Fields guilty of mur­der in death at Char­lottesville rally

The Buffalo News - - FRONT PAGE - By Jonathan M. Katz and Farah Stock­man NEW YORK TIMES

CHAR­LOTTESVILLE, Va. – Af­ter de­lib­er­at­ing for more than seven hours Fri­day, a Char­lottesville jury con­victed James Fields Jr. of first-de­gree mur­der, ac­cord­ing to the As­so­ci­ated Press, finding that the Ohio man in­ten­tion­ally drove his car into a crowd of pro­test­ers at a white na­tion­al­ist rally last year, killing one woman and in­jur­ing nearly 40 oth­ers.

Fields, 21, faces up to life in prison for the death of Heather Heyer, 32.

The case cast a na­tional spot­light on Char­lottesville, the scene cho­sen by racists and anti-Semites to rally for their cause, near a Con­fed­er­ate mon­u­ment that some city lead­ers were try­ing to re­move. The Au­gust 2017 Unite the Right rally was marked by violent clashes be­tween coun­ter­protesters and white na­tion­al­ists, some of whom were con­victed ear­lier this year.

The nine-day trial fea­tured days of emo­tional tes­ti­mony from vic­tims who were se­ri­ously in­jured in the crash, in­clud­ing a man who pushed his girl­friend out of the way, bear­ing the brunt of the im­pact him­self, and a sin­gle mother who suf­fered two bro­ken legs and a bro­ken back.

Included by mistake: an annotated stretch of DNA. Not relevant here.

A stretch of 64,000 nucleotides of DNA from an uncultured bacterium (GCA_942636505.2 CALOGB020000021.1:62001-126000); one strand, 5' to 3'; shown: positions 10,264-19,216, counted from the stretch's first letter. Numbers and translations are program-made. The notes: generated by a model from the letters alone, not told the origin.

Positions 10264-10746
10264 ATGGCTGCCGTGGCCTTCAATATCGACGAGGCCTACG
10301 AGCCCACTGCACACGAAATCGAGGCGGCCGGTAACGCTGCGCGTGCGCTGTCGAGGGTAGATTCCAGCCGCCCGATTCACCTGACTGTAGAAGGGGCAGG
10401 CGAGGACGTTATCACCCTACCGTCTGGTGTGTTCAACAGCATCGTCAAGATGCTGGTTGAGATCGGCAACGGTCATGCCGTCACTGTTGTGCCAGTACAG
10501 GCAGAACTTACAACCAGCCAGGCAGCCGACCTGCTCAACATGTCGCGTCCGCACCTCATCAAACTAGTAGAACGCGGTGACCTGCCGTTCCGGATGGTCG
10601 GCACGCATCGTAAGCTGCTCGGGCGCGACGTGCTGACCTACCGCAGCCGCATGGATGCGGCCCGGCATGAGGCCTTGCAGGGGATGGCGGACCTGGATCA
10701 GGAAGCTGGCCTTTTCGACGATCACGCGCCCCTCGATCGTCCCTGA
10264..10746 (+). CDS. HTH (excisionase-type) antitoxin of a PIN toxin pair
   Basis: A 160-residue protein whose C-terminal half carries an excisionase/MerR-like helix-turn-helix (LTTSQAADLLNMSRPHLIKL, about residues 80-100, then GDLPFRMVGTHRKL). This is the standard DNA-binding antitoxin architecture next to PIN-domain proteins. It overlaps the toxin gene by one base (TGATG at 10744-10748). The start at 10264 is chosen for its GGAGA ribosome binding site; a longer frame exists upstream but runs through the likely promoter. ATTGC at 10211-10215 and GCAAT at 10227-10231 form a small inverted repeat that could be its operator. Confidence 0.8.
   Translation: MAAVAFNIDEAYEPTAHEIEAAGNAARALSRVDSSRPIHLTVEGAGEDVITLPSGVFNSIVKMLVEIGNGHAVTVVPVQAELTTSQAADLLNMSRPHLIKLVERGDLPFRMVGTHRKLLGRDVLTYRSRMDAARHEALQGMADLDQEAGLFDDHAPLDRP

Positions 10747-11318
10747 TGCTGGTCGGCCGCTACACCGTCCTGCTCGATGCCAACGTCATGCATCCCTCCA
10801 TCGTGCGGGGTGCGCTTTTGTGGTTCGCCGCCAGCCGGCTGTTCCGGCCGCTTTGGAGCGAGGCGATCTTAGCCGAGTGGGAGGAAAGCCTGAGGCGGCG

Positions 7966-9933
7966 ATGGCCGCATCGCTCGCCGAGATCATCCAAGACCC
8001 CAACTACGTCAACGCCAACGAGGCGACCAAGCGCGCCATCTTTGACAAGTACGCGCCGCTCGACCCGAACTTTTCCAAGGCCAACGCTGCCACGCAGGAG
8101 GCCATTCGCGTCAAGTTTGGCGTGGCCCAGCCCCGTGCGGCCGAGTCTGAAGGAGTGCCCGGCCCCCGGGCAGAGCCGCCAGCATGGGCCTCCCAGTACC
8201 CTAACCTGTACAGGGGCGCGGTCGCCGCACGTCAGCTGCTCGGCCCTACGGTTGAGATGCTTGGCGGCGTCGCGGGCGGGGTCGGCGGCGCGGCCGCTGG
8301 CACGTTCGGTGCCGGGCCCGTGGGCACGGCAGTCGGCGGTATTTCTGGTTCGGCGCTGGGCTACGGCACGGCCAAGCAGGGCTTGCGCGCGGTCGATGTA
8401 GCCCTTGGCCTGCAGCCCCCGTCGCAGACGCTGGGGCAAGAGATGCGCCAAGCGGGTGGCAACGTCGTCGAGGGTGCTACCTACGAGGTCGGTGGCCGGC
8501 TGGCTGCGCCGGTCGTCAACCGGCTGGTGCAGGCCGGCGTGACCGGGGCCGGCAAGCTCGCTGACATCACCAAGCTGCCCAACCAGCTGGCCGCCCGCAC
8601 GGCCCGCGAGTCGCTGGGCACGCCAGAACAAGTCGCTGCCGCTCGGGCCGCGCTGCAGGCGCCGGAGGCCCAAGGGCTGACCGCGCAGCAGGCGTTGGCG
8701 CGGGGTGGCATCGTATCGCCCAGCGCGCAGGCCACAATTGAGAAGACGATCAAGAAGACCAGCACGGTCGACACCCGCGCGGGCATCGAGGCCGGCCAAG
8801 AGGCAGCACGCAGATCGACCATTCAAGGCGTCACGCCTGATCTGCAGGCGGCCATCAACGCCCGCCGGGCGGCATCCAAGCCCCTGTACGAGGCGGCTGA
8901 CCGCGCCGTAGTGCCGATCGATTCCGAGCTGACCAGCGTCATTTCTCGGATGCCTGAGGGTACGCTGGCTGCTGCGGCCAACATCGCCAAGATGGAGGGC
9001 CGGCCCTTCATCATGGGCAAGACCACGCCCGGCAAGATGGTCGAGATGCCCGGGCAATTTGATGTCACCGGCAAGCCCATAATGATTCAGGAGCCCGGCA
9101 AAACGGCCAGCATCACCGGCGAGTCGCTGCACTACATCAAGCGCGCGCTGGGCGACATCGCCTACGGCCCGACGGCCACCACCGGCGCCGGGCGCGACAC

Dur­ing the trial, pros­e­cu­tors in­tro­duced ev­i­dence that Fields in­tended to com­mit harm when he drove from Ohio to at­tend the rally, which fea­tured neo-Nazis bear­ing swastikas and Ku Klux Klan mem­bers. In a text mes­sage ex­change with his mother be­fore the rally, Fields was told to “be care­ful.” “We’re not the one[s] who need to be care­ful,” he replied in a mes­sage that also in­cluded a photo of Adolf Hitler.

Pros­e­cu­tors also showed the jury a car­toon Fields had shared months ear­lier on In­sta­gram of a car ram­ming into a crowd, with the words, “You have the right to protest but I’m late for work.” Other ev­i­dence in­cluded record­ings of con­ver­sa­tions Fields had with his mother af­ter his ar­rest, in which he de­scribed the coun­ter­protesters at the rally as a “violent gang of ter­ror­ists,” and de­rided Heyer’s mother, Su­san Bro, as an “anti-white liberal” who should be viewed as an en­emy.

Fields’ de­fense lawyers did not dis­pute that he drove his car into the crowd, but claimed he “acted out of fear” rather than mal­ice. “There’s no ev­i­dence he came pre­pared to do any harm,” said lawyer John Hill.

But video footage showed Fields’ car idling, un­mo­lested, and even back­ing up out of the cam­era frame be­fore it sped ahead into the crowd. The prose­cu­tor, Nina-Alice Antony, ar­gued that Fields clearly had “spe­cific in­tent to kill a hu­man be­ing.” He will be sen­tenced af­ter vic­tims give im­pact state­ments.

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